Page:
For them, the materialist and idealist views were irreconcilably opposed throughout the historical development of philosophy. All things contain contradictory sides or aspects, whose tension or conflict is the driving force of change and eventually transforms or dissolves them.They adopted a thoroughgoing materialist approach, holding that any attempt to combine or reconcile materialism with idealism must result in confusion and inconsistency. But whereas Hegel saw change and development as the expression of the world spirit, or Idea, realizing itself in nature and in human society, for Marx and Engels change was inherent in the nature of the material world.Religion, handed down by past generations, served as always as the theoretical basis and justification for the perpetuation of old class relations.
The criticism of the young bourgeois intelligentsia was directed mainly against religion and Hegelian philosophy.
Hegelian philosophy in which the self-development of the creates the world and then, as the developing world, enters the consciousness of men, was the philosophical guise suited to the Christianity of the Restoration after 1815.
Here he was drawn into the practical problems of the political and social struggles.
So well did he conduct the fight that after one year of publication the paper was banned by the state.
They did not deny the reality of mental or spiritual processes but affirmed that ideas could arise, therefore, only as products and reflections of material conditions. In opposition to the “metaphysical” mode of thought, which viewed things in abstraction, each by itself and as though endowed with fixed properties, Hegelian dialectics considers things in their movements and changes, interrelations and interactions.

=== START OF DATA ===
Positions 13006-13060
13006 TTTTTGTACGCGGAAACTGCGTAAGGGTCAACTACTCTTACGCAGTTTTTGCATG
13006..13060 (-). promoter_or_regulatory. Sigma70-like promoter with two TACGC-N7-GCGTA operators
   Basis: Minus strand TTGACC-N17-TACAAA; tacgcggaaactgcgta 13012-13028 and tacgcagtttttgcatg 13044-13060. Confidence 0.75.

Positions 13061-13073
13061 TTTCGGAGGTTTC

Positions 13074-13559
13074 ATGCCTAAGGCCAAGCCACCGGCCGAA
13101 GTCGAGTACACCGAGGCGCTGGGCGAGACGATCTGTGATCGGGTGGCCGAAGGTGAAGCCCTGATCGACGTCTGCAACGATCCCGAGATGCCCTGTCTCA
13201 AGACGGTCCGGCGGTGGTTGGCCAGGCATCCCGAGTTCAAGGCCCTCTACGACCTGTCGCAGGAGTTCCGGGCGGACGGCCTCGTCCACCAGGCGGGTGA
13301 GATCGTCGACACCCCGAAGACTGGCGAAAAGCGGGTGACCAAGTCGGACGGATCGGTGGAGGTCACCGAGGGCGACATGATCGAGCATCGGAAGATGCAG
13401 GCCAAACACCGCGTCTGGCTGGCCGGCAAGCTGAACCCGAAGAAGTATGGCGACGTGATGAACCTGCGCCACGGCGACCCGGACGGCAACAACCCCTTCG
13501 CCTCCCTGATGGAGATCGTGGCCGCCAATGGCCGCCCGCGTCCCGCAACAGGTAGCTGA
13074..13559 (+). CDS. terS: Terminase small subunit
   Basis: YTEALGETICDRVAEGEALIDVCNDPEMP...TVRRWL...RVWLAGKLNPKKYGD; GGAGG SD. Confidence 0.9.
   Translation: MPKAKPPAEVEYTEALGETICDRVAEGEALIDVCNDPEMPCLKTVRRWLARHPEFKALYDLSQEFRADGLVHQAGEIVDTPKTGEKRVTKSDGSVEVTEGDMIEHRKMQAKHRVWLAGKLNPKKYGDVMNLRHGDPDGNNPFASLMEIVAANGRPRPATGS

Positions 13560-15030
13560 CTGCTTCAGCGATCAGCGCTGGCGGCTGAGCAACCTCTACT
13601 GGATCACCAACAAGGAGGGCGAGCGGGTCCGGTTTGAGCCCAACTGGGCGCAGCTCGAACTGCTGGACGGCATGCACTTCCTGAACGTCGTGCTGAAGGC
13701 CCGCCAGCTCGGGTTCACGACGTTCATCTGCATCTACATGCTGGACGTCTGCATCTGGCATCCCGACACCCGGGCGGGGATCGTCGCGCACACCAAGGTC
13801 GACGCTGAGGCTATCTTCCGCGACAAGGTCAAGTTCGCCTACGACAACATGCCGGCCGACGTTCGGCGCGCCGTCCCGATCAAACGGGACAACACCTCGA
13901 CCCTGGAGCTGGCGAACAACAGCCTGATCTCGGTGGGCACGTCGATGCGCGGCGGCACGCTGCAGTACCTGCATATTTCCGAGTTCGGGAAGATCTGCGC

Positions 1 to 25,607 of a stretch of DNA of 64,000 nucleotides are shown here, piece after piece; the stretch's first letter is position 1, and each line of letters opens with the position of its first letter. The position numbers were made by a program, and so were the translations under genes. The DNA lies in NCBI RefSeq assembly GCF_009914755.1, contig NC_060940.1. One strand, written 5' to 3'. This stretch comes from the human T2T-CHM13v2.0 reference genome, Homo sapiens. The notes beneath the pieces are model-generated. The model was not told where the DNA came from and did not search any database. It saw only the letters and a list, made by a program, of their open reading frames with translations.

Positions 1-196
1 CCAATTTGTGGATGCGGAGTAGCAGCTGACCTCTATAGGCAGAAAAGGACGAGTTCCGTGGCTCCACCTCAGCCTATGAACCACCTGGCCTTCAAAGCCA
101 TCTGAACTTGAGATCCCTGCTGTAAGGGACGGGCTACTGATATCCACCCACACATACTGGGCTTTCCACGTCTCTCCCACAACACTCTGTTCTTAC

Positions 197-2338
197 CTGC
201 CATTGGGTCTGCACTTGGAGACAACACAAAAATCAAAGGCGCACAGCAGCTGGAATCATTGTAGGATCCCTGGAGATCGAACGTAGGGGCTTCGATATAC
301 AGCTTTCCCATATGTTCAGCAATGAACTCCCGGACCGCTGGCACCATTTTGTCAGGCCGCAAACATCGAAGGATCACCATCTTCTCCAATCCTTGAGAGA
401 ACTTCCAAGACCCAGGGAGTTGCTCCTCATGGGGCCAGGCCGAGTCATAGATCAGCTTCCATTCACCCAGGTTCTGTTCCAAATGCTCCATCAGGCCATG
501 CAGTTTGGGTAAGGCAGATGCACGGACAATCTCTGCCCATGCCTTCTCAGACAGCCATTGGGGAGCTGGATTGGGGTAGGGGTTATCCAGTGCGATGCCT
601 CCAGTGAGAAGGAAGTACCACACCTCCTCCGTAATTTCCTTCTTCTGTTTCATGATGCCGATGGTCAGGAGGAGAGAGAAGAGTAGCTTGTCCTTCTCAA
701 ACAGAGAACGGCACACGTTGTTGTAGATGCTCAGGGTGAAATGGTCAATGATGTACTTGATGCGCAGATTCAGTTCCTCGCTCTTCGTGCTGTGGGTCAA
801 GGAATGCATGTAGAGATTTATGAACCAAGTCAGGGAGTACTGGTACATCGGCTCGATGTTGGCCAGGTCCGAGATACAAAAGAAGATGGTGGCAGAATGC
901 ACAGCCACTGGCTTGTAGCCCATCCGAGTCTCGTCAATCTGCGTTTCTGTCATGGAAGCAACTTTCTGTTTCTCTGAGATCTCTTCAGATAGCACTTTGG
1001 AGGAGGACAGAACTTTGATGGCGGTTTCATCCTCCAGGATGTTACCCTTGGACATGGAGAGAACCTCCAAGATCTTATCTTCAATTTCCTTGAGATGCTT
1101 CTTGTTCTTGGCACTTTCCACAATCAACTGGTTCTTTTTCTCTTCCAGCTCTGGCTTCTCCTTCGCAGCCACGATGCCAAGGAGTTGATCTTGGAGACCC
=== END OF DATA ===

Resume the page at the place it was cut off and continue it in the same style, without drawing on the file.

Marx and Engels understood materialism as the opposite of idealism, by which they meant any theory that treats matter as dependent on mind or spirit, or mind or spirit as capable of existing independently of matter. Everything is in continual process of becoming and ceasing to be, in which nothing is permanent but everything changes and is eventually superseded.
They therefore held that one could not, as Hegel tried, deduce the actual course of events from any “principles of dialectics”; the principles must be inferred from the events.theory of knowledge of Marx and Engels started from the materialist premise that all knowledge is derived from the senses.
But against the mechanist view that derives knowledge exclusively from given sense impressions, they stressed the dialectical development of human knowledge, socially acquired in the course of practical activity.
This conception is common to all “schools of materialism.” What distinguishes Marxism materialism from other schools must be learned from its various polemical works dealing with practical questions of politics and society.
To Marx materialistic thought was a working method.